In ITC investigations, the best defenses are presented when the foreign producers, US importers, and US purchasers can organize and explain why the subject imports should not be blamed for any decline in the domestic industry’s performance. Because the ITC examines a broad range of data regarding the US market for the subject product, a comprehensive explanation of relevant market conditions is necessary to a winning argument.

In DOC investigations, the foreign producer and exporters are the primary respondents to the DOC’s questionnaires. These companies must provide extensive corporate structure, sales and cost data, often through multiple rounds of questionnaires. The DOC uses the submitted data to calculate AD/CVD margins.  Unaffiliated US importers usually do not need to submit data in DOC investigations and reviews, but they often will closely monitor DOC proceedings because they will ultimately be responsible for paying the AD/CVD duties. See Sourcing Product From China: You Should Know About Importer of Record Liability.

The key to any AD/CVD defense is participating fully in both the DOC and ITC investigations. If you do not participate, you have no chance of winning. If a party does not timely or fully respond to a DOC/ITC investigation the DOC and ITC can apply the adverse facts available to your situation and that inevitably leads to higher AD/CVD margins. US importers should at least actively monitor DOC proceedings because their final AD/CVD liability often depends on how well the Chinese producers and exporters are able to respond to the DOC questionnaires. It is not uncommon for Chinese producers/exporters to mount a very weak or no defense at all, leaving the U.S. importer essentially “holding the bag.” If you are the U.S. importer, there are many things you can and should do to try to prevent this from happening to you.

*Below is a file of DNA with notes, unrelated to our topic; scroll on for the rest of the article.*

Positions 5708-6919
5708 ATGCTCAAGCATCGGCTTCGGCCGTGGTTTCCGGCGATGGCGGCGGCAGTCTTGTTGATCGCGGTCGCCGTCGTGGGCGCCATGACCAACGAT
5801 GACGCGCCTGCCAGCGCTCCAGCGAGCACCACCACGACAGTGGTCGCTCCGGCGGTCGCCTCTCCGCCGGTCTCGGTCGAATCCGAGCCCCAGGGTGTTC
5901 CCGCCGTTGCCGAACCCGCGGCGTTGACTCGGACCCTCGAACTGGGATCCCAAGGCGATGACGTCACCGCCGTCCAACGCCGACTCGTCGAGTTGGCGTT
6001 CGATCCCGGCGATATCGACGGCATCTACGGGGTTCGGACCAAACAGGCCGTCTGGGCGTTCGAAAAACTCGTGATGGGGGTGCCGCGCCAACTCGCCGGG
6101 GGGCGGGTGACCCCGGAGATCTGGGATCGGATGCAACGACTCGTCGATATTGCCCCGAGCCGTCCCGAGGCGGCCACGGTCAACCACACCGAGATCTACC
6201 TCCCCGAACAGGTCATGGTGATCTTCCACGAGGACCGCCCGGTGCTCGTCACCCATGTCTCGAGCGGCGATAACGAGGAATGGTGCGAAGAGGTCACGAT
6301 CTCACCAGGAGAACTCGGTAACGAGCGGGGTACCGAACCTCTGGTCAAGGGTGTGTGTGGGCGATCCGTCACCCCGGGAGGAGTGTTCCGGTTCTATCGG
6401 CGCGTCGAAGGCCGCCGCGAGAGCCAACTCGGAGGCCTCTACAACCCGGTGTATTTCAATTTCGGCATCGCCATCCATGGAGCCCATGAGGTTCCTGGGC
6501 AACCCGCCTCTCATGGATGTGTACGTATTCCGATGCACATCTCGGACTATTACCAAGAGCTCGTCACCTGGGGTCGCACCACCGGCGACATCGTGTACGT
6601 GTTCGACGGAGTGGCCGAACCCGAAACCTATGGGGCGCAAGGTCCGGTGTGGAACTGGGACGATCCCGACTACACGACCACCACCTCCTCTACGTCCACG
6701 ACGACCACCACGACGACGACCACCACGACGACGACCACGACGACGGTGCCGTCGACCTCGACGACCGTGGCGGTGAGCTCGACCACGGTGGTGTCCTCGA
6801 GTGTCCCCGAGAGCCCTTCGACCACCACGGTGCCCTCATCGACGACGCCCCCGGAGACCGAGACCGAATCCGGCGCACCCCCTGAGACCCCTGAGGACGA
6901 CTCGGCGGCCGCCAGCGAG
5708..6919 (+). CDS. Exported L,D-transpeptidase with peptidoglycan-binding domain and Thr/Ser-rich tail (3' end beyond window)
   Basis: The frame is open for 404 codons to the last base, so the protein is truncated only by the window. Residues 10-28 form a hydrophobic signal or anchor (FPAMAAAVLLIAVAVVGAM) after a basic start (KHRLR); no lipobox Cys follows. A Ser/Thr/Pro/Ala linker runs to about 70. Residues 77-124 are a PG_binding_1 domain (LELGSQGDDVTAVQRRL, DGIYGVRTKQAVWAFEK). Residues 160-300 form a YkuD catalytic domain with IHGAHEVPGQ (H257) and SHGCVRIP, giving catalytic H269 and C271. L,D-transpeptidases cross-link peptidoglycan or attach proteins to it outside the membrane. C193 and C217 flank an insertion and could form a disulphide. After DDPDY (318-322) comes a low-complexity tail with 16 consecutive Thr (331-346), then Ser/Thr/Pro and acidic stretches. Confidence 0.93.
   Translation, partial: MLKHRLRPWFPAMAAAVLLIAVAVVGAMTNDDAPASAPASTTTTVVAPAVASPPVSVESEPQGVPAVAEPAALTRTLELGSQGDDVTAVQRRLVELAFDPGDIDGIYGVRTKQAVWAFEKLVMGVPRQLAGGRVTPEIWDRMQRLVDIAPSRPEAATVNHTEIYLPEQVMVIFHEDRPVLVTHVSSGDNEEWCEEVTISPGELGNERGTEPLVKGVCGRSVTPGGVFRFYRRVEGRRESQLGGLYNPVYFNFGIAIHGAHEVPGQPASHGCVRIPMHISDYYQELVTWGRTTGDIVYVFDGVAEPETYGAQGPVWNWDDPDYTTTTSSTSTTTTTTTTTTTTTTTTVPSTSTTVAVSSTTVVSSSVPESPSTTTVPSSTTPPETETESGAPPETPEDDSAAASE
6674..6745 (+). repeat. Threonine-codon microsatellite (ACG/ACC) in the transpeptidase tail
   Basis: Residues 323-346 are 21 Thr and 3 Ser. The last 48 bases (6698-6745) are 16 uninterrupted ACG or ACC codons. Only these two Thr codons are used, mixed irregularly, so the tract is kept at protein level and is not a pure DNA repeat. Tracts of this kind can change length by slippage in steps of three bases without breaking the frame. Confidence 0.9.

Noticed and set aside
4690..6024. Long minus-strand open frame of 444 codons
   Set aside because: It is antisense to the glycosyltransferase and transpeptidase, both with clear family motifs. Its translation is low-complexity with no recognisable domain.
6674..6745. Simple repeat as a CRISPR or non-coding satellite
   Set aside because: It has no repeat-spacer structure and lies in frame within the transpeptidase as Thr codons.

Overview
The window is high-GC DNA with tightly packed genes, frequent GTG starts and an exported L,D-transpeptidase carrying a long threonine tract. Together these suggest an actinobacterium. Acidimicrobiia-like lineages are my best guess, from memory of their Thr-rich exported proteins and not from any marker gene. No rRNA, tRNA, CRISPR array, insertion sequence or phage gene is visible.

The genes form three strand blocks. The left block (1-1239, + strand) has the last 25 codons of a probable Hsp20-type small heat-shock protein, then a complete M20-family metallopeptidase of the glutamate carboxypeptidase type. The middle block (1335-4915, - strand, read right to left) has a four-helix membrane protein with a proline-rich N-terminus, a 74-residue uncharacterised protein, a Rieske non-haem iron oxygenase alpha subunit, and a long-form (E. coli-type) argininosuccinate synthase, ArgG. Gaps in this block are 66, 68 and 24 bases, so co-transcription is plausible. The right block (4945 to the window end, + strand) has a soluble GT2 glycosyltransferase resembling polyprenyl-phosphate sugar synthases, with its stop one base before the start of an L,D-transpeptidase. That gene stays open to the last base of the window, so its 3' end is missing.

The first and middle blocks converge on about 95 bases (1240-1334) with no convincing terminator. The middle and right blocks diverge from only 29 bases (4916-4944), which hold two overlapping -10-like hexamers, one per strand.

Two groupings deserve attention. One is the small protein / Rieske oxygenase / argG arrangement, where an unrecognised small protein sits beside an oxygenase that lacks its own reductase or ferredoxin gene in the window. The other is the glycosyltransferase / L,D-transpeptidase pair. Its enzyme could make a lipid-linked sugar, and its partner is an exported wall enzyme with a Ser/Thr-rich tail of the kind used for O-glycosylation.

3. How to Plan for Life with AD/CVD.

Nearly all AD/CVD petitions lead to orders for imposing AD/CVD duties. However, depending on the scope of the AD/CVD order, you may be able to maintain your business operations by identifying alternative out-of-scope products or by switching your product sourcing to a non-subject country. But in switching sourcing, U.S. importers should be careful to avoid actions that could be considered as designed primarily to evade AD/CVD duties, as the DOC can extend orders through circumvention investigations. Customs too can conduct its own investigation of duty evasion allegations.

Because the United States uses a retrospective AD/CVD system, foreign suppliers and US importers have the opportunity each year to try to lower their dumping margin. Since AD/CVD duties are “remedial”, foreign producers and U.S. importers have ample opportunity to adjust their production and sales operations so to “fairly” sell into the U.S. market, as defined by U.S. trade laws. With proper planning and disciplined execution, companies can sometimes make even minor adjustments to reduce or eliminate their AD/CVD duty liability.

Bottom Line: You are not without defenses when the AD/CVD bogeyman is looking for you. There are things you can do to stop it from attacking your business and to restore your business once attacked.